Sunday, October 15, 2006

shoveling the sidewalk

Winter is just around the corner, and with it comes the dreaded sidewalk obstruction, snow. We like the snow, both crunching under our feet and spilling off the side of a shovel. However we know many Ann Arborites who curse this chilling debris as the crystaline spite of Old Man Winter. Regardless of your personal appreciation of snow, we all have to deal with it for the next few months.

Ann Arbor requires that all all residents chip in to keep the sidewalks clear and safe throughout the winter. The city website points out that:

There is an ordinance regarding snow removal (violations can result in fines up to $1000) that identifies the responsibilities of citizens in removing snow from sidewalks. However, clearing snow and ice from sidewalks should simply be looked upon as a combination of courtesy and caring toward all those who need to use the public walkways.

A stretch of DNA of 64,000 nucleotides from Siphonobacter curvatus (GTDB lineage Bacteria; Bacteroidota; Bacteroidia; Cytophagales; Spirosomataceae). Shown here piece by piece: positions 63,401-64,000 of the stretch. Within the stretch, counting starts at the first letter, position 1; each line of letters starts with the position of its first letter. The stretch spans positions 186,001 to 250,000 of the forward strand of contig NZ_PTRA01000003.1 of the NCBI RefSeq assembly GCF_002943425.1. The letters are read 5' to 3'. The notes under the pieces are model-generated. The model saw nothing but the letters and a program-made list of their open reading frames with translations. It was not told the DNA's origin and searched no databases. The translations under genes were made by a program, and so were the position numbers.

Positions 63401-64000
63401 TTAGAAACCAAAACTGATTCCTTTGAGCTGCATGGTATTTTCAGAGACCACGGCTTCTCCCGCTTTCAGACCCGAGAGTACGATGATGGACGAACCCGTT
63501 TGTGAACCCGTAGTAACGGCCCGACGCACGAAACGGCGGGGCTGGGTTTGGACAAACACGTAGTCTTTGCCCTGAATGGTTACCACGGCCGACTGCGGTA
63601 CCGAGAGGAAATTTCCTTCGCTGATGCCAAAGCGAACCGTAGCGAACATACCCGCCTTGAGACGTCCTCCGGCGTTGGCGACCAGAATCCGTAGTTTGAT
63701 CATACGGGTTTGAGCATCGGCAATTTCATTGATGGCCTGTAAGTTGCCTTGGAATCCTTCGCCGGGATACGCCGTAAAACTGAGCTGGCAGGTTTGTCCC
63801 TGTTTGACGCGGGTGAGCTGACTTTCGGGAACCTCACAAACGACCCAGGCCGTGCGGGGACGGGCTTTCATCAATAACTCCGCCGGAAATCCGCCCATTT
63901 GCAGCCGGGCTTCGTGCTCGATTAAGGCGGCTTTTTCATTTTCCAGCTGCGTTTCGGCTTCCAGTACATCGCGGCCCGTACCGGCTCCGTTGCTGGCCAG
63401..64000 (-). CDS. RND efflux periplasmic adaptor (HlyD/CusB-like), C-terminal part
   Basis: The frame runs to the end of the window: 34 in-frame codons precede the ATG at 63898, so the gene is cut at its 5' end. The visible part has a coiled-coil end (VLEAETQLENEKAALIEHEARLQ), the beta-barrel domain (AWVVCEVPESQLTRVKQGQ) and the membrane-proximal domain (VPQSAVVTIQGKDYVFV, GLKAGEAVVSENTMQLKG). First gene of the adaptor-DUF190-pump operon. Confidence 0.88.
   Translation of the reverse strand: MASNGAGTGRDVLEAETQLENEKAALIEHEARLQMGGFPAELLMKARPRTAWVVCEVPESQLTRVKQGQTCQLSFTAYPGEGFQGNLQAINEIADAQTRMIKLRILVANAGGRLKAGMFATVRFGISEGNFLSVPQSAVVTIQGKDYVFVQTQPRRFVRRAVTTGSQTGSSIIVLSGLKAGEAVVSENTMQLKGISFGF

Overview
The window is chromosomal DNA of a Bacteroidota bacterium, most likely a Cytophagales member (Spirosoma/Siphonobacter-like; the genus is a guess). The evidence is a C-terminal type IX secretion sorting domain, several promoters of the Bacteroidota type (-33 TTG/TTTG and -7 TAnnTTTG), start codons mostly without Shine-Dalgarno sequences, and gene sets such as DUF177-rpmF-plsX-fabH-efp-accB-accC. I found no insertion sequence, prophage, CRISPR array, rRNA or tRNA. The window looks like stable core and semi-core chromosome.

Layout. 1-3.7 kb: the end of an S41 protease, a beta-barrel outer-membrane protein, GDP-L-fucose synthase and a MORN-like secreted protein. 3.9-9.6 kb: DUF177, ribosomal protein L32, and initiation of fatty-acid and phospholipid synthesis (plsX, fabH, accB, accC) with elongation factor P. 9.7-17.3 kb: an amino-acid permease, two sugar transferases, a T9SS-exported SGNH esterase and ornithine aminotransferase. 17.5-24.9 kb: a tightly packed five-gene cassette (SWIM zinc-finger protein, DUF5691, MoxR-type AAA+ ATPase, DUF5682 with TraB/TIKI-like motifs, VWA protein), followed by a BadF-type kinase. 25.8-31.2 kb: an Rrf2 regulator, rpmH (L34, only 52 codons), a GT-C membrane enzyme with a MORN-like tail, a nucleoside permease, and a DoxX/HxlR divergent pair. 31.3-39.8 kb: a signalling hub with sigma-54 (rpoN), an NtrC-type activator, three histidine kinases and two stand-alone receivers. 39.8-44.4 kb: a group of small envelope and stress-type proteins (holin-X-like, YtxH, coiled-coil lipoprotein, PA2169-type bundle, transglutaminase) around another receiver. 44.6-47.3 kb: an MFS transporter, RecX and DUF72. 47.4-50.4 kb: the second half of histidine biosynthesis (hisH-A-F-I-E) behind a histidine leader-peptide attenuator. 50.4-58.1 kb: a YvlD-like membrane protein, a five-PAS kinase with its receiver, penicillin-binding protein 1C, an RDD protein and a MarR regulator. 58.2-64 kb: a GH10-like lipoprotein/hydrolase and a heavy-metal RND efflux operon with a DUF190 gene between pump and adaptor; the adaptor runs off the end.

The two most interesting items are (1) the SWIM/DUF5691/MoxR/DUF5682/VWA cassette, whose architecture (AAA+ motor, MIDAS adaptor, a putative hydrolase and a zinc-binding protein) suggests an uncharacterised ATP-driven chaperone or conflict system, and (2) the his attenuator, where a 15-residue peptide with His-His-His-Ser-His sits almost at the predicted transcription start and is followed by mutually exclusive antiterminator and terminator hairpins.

All snow and ice should be removed from the entire width of the walk on a daily basis. The city provides a self-serve (bring bucket and shovel) supply of sand and salt at the maintenace yard at 721 N. Main. If you have a reasonably strong back or a snowblower, shoveling for the neighbor is a great community builder. We've heard that some OWS blocks have formalized the sharing of this task. It is also an excelent favor to trade for a ride!

Inevitably, winter walkers will come across sections of sidewalk that are not properly maintained. You can call the city at (734) 994-1788 to report violations. However, before you do, remember that if the city discovers a violation they will ticket all residences within 100 address numbers of the reported violation. There may be a perfectly good explanation for the lack of proper attention at the house in question or nearby residences. Official warnings and fines tend to piss people off more than improve their neighborliness. Making a friendly suggestion either in person or via post-it note might be a better initial contact. Chronic shovel procrastinators may require and deserve a more official and enforcement-backed reminder.

We'd be interested to here what success has come from those who have reported unkempt sidewalks.

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